The shutter is louder with a 1 series than some of the other bodies but it isn't often going to be the deciding factor for wildlife.

 

Shot with 1DX III, EF 400 F2.8 plus 1.4X @ 1/1600, F4, ISO 250.  I triggered off several captures but getting closer wasn't in the cards because the quarry had "eyes on" from the moment I stepped around the house.

 

Rodger

 

AS0I4020.JPG

EOS 1DX M3, 1DX M2, 1DX, 5DS R, M6 Mark II, 1D M2, EOS 650 (film), many lenses, XF400 video


@wq9nsc wrote:

With a lot of wildlife, it is going to be either their vision or sense of smell rather than the sound of the camera that sends them on their way.  I saw this hawk having a late lunch in my front yard a short time ago but it flew away when I was around 200 feet away and he was watching me long before the first time I triggered the shutter.  Had I gotten there before his meal was mostly finished I probably could have gotten closer.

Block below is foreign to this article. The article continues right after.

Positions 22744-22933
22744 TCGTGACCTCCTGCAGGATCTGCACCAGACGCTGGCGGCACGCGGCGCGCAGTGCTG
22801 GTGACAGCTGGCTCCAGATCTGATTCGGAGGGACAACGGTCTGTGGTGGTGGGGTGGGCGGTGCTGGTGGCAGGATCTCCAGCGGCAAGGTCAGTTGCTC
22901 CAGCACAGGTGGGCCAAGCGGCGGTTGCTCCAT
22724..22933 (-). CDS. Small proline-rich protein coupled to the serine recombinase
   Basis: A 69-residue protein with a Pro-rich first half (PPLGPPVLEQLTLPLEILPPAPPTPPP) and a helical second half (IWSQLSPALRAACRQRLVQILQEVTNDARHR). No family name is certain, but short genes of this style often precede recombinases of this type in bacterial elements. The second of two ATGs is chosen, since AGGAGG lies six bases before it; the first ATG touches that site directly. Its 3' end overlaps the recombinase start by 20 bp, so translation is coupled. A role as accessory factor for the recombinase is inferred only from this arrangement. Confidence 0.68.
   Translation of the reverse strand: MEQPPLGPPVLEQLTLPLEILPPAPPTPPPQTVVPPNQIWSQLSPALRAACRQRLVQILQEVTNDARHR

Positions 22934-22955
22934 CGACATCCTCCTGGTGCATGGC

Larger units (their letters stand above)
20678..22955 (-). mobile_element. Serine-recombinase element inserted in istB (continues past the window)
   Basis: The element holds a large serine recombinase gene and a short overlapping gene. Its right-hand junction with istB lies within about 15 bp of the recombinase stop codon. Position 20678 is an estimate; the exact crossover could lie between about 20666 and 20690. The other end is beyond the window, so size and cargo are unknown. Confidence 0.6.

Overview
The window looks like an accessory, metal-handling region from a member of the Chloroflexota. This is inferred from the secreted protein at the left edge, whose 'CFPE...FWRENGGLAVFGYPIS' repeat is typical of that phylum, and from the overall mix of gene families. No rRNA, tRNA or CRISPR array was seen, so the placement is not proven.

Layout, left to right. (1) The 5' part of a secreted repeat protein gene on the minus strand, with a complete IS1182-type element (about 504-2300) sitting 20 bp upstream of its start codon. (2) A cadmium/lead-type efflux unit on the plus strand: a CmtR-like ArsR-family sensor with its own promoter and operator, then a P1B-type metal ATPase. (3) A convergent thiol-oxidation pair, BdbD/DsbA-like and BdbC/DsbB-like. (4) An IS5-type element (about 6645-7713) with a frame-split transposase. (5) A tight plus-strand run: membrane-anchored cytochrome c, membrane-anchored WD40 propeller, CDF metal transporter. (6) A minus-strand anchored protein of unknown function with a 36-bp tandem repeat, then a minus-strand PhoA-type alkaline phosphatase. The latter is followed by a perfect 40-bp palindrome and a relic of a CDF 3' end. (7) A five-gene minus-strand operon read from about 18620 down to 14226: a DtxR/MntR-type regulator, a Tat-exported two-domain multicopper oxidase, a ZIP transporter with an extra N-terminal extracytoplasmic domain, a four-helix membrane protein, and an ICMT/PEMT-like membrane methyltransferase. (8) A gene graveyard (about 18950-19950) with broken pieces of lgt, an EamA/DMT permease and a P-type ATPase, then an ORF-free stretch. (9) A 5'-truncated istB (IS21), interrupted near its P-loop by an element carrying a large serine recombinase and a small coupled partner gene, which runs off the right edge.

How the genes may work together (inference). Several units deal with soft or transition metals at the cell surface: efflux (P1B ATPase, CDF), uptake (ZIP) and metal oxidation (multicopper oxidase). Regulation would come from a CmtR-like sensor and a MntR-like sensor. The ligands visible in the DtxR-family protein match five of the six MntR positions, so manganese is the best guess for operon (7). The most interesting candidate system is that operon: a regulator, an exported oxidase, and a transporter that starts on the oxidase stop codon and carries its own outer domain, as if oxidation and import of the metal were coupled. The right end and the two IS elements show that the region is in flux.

The shutter is louder with a 1 series than some of the other bodies but it isn't often going to be the deciding factor for wildlife.

 

Shot with 1DX III, EF 400 F2.8 plus 1.4X @ 1/1600, F4, ISO 250.  I triggered off several captures but getting closer wasn't in the cards because the quarry had "eyes on" from the moment I stepped around the house.

 

Rodger

 

AS0I4020.JPG


The keywords here are "with a lot of wildlife", which is true.  

 

Shooting wildlife reminds me of fishing.  I do not walk up on the subjects, and take photos.  I usually throw my hook in the water and wait for the fish to bite.  Chipmunk is a perfect example.  I found a quiet, dark spot in the woods, and waited for them to come back out from hiding..

 

I love the sound of a 1D Series shutter.  KA-LACK goes the shutter on my 1D M4.  The smaller critter do not.